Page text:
Basic Layout of a Bankable Business Plan

July 31, 2015 in Business

In writing a bankable business plan, form and structure are as important as the content and substance of the plan. It is therefore important to discuss the basic formation or layout of a business plan that will make a reasonably good impression on your bankers or financiers.

by Clive Mphambela

Generally, a well-written business plan will show the reader that you are serious if it is well presented, looks good, is catchy to the eye as well and generally professionally presented. Here is what I suggest must go into your plan.

The Executive Summary: This is the most important section of your business plan. It summarises everything that is in the rest of the business plan in a compelling and interesting way. It should be the first thing your readers will see; the executive summary will either grab your readers’ interest and make them want to read the rest of the business plan or it will put them off, get them to put it down and forget about it. More than anything else, this section is important because it tells the reader why you think your business idea will be successful, in high-level terms.

This means that the executive summary should be the last section you write but it should be positioned at the beginning of your business plan. You however write this last after you have worked out all the details of your plan, and you are in a better position to summarise it. Yes, it must be a summary! Short and sweet, to arouse sufficient interest in the readers! Generally, it should be no more than two pages.


The Contents Page: Sets out the various chapters and their headings in their order of appearance in the business plan. The contents page will tell the reader where to find what information and help them in locating specific sections in your business plan. It must be included directly following the executive summary. You are advised to keep the content titles short and broad; i.e., avoid detailed descriptions or whole sentences in your table of contents.

Company Description: This section should include a high-level look at how all of the different elements of your business fit together. This section should include information about the purpose of your business as well as list the primary factors that you believe will make your business a success.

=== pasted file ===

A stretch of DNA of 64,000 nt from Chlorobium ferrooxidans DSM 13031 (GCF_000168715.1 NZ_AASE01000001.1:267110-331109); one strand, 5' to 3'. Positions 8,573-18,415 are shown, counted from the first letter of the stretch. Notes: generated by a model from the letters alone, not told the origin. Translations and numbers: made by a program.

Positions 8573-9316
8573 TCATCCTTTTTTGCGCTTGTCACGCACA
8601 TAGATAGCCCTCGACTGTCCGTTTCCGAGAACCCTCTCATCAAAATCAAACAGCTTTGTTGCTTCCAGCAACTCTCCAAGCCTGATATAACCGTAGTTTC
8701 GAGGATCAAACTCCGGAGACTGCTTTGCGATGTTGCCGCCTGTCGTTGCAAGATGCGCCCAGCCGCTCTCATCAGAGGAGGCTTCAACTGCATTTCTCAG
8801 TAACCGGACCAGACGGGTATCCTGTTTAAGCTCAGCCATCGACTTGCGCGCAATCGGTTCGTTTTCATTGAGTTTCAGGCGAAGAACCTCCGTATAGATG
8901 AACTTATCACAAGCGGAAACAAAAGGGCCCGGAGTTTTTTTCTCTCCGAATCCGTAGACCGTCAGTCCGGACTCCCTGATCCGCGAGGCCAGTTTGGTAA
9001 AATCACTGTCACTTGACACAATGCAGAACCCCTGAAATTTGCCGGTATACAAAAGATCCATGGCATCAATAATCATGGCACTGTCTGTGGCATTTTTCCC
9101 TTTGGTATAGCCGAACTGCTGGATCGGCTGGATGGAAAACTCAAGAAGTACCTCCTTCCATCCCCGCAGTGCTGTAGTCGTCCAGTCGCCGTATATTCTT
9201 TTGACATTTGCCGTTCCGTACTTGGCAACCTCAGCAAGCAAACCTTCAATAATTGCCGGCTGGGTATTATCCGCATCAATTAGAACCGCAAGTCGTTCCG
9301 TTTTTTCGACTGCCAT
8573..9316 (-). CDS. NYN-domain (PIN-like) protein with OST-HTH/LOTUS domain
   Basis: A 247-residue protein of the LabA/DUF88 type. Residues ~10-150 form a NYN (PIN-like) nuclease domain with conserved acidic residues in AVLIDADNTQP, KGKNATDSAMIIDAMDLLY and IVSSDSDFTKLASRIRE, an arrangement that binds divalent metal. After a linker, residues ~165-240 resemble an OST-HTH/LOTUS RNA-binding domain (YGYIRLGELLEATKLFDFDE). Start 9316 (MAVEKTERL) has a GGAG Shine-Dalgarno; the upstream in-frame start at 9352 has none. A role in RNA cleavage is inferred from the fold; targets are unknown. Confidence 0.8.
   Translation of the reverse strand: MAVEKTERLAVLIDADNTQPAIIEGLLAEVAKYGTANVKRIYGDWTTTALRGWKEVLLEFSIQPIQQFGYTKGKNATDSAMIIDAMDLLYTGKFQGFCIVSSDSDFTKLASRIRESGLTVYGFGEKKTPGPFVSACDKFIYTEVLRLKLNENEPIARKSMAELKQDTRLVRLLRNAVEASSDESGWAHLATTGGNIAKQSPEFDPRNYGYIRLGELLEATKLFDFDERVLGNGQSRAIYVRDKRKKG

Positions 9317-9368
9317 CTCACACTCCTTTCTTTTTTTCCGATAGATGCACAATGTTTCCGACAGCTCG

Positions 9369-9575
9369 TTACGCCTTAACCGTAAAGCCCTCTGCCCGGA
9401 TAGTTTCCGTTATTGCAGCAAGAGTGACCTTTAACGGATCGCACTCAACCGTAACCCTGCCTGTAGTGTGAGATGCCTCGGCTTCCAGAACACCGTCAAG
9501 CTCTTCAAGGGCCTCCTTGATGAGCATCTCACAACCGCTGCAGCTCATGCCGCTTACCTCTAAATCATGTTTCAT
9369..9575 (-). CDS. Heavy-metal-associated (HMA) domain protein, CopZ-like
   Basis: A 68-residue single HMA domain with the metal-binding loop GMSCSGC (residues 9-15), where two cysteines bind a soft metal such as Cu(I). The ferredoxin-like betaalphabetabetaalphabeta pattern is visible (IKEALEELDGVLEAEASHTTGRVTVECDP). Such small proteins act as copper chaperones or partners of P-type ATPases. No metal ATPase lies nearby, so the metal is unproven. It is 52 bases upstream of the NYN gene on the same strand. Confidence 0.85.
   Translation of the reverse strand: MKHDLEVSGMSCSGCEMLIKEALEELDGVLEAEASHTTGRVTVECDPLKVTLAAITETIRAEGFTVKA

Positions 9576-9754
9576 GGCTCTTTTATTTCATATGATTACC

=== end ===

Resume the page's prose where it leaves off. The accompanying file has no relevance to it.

When defining the purpose of your business, be sure to list the marketplace needs that you are trying to satisfy; include the ways in which you plan to satisfy these needs using your products or services. Finally, list the specific individuals and/or organisations that you have identified as having these needs. For example, some primary success factors might include a superior ability to satisfy your customers’ needs, highly efficient methods of delivering your product or service, outstanding personnel, or a key location. Each of these may give your business a competitive advantage.

Market Analysis: This section should illustrate your knowledge about the particular industry your business is in. It should also present general highlights and conclusions of the marketing research data you collected when you were conceiving the business idea; however, the specific details of your market research studies should be moved to the appendices section at the end of your business plan.

This section should also include a clear description of the industry and its outlook. You must show an understanding of the industry size, number and variety of customers, etc. Include your target market information, an evaluation of your competition. You must describe who they are and how you compare to them, especially in the eyes of customers. Make it clear how your business offering is different.

Share the promotions and tools you intend to use in order to meet your target market expectations.

Explain your pricing and other elements of your marketing plan.

For limitations of space, we will stop here for now. We are not done just as yet. Next week we cover the last parts of drafting a bankable business plan.

l Clive Mphambela is a banker. He writes in his capacity as Advocacy Officer for the Bankers’ Association of Zimbabwe. BAZ expressly invites players in the MSME sector and all other stakeholders to give their valuable comments and feedback related to this article to him on or on numbers 04-744686, 0772206913

What do you think? What strategies do you, or your company, use to manage the risk of fraud and error in your organisation? Are you primarily proactive or reactive in your approach to risk management? Share your experience in the Comment box below.

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